295 SEK (excl. VAT, excl. P&P)
Color print, 171 pages
Groundwater has become a problem in construction of tunnels and other underground facilities in a way it has never been before. Tighter environmental regulations mean that documentation of a completely different calibre is now required when applying for permission to construct an underground facility. Greater requirements for a dry environment in road and railway tunnels have increased demands on sealing and drainage. Existing tunnels in metropolitan areas largely drain the rock of the available groundwater, and new underground constructions and tunnels can exacerbate the situation. Naturally, the traditional problems relating to groundwater remain, making construction difficult in water-conducting zones in poor-quality rock, and involving the risk of settlement if clay layers overlying the rock are drained.
This book provides a review of our current knowledge about the hydrogeology of the crystalline basement, and explains how this can be applied in practical methods for use in site investigations, layout and design, as well as in the operation of tunnels and underground facilities. The work is based on research and practical experience of hydrogeological problems and phenomena. Much of the knowledge base comes from the SKB research and pre-investigation studies relating to final disposal for spent nuclear fuel. However, the aim is not to describe the research front as such, but rather to explain what is important and useful for the rock construction community in general.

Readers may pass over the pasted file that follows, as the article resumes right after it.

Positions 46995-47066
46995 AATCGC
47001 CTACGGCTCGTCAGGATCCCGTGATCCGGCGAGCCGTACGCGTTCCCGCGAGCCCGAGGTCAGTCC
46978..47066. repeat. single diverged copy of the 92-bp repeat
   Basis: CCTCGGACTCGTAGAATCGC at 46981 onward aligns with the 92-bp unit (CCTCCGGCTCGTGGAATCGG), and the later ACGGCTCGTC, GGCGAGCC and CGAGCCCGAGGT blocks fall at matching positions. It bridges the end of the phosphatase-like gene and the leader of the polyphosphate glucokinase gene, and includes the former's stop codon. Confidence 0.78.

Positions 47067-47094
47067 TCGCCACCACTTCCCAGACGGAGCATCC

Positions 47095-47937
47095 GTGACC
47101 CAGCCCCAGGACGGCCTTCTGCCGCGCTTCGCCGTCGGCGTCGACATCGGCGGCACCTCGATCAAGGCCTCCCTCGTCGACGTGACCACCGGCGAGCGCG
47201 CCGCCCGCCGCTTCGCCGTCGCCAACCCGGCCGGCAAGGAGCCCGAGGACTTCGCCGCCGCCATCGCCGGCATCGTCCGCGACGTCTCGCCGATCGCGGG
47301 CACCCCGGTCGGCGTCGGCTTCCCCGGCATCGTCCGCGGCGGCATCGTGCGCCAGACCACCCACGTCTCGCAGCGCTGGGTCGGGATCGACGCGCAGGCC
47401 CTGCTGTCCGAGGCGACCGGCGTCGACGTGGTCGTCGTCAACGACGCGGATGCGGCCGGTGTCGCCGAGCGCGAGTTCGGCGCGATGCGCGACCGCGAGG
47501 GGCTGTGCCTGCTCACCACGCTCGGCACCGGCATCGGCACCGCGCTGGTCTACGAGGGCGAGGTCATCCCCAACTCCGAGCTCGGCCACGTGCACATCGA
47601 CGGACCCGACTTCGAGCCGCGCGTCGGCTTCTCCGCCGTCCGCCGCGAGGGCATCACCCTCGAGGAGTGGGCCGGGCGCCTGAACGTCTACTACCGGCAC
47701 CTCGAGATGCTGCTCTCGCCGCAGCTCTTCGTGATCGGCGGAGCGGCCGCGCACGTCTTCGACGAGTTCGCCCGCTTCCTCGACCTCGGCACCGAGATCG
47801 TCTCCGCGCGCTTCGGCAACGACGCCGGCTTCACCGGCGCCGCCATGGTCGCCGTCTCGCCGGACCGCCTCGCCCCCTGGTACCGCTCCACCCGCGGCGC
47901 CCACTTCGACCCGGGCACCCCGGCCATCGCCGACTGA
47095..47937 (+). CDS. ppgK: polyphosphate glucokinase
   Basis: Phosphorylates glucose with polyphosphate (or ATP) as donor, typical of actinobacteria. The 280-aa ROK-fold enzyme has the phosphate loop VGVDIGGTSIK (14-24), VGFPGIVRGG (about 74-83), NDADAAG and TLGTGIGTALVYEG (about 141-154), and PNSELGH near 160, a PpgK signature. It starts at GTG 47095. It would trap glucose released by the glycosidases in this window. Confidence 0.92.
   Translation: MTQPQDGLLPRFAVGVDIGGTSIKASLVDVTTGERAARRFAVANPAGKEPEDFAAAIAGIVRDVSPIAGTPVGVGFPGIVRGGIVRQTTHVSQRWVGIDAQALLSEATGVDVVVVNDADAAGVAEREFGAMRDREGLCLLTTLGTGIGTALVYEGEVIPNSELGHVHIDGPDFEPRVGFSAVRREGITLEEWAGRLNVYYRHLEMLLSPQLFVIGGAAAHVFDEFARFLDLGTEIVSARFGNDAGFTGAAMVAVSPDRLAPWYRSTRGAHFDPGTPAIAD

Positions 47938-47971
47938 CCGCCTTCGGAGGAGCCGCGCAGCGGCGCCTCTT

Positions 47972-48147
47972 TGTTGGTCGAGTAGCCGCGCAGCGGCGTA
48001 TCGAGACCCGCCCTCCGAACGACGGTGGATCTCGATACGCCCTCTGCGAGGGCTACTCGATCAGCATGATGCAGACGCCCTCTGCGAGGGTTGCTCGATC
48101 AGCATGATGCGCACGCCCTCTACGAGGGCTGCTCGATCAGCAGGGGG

Gunnar Gustafson (1945–2011), Professor Emeritus of Geology at Chalmers University of Technology, Gothenburg, was a successful hydrogeologist and civil engineer. He was active as a researcher, lecturer and consultant. In the last twenty years of his career, Gunnar Gustafson worked with hydrogeological issues relating to underground constructions in infrastructure projects, as well as research projects relating to disposal of nuclear waste.